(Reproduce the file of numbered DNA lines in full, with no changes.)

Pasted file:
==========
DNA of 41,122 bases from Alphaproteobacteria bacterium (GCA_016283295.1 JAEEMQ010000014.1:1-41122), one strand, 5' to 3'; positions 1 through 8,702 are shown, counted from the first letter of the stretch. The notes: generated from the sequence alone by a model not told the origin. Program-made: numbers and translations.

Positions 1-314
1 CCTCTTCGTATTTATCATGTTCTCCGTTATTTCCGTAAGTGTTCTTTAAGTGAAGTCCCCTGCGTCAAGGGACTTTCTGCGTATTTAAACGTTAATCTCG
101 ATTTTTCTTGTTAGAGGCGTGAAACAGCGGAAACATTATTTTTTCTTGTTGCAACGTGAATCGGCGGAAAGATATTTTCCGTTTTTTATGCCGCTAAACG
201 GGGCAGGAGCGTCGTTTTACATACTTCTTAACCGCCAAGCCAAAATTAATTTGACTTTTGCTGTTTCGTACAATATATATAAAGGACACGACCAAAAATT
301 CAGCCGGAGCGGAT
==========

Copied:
DNA of 41,122 bases from Alphaproteobacteria bacterium (GCA_016283295.1 JAEEMQ010000014.1:1-41122), one strand, 5' to 3'; positions 1 through 8,702 are shown, counted from the first letter of the stretch. The notes: generated from the sequence alone by a model not told the origin. Program-made: numbers and translations.

Positions 1-314
1 CCTCTTCGTATTTATCATGTTCTCCGTTATTTCCGTAAGTGTTCTTTAAGTGAAGTCCCCTGCGTCAAGGGACTTTCTGCGTATTTAAACGTTAATCTCG
101 ATTTTTCTTGTTAGAGGCGTGAAACAGCGGAAACATTATTTTTTCTTGTTGCAACGTGAATCGGCGGAAAGATATTTTCCGTTTTTTATGCCGCTAAACG
201 GGGCAGGAGCGTCGTTTTACATACTTCTTAACCGCCAAGCCAAAATTAATTTGACTTTTGCTGTTTCGTACAATATATATAAAGGACACGACCAAAAATT
301 CAGCCGGAGCGGAT